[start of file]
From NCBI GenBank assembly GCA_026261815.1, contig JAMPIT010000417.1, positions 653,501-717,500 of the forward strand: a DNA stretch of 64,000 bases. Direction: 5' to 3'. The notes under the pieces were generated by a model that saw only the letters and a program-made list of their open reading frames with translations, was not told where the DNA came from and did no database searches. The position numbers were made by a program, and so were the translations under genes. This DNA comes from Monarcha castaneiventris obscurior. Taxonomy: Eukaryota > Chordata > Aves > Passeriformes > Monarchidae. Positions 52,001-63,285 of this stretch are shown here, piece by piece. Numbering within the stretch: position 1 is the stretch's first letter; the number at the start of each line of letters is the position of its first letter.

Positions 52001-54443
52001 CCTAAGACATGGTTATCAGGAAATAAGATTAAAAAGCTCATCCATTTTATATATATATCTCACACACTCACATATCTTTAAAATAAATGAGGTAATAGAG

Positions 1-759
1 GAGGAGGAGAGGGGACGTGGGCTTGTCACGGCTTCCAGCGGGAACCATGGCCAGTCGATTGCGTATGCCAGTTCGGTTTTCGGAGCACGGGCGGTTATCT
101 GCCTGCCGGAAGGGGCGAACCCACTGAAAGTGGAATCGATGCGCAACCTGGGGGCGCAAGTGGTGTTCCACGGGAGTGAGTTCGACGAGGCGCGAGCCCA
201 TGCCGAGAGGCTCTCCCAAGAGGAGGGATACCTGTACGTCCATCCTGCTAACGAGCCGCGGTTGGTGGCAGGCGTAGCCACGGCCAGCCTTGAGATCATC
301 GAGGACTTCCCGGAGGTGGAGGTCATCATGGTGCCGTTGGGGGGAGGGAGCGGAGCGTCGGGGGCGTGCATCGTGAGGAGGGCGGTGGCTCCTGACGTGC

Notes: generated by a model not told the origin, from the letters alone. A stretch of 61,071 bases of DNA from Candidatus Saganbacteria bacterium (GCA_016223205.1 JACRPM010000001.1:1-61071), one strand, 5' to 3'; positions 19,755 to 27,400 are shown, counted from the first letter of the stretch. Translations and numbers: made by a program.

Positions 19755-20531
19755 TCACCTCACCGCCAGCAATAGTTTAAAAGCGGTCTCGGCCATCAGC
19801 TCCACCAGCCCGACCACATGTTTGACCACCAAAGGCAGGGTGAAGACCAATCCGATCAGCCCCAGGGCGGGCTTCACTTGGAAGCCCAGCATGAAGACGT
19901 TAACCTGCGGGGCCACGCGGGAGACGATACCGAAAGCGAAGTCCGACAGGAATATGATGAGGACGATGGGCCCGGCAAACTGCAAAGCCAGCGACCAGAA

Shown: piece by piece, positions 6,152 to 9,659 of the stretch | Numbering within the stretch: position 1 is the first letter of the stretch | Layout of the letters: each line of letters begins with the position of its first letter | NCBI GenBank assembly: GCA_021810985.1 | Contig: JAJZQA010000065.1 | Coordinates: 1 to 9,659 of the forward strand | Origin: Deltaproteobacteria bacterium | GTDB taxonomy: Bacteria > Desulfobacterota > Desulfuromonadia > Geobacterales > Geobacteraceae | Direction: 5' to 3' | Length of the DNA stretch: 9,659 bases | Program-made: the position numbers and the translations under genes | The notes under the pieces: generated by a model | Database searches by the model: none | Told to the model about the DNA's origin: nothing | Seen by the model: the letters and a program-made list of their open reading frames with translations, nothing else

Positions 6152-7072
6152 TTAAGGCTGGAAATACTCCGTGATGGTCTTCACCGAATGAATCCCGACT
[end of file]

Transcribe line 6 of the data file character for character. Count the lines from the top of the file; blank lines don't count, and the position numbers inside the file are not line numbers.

101 GCCTGCCGGAAGGGGCGAACCCACTGAAAGTGGAATCGATGCGCAACCTGGGGGCGCAAGTGGTGTTCCACGGGAGTGAGTTCGACGAGGCGCGAGCCCA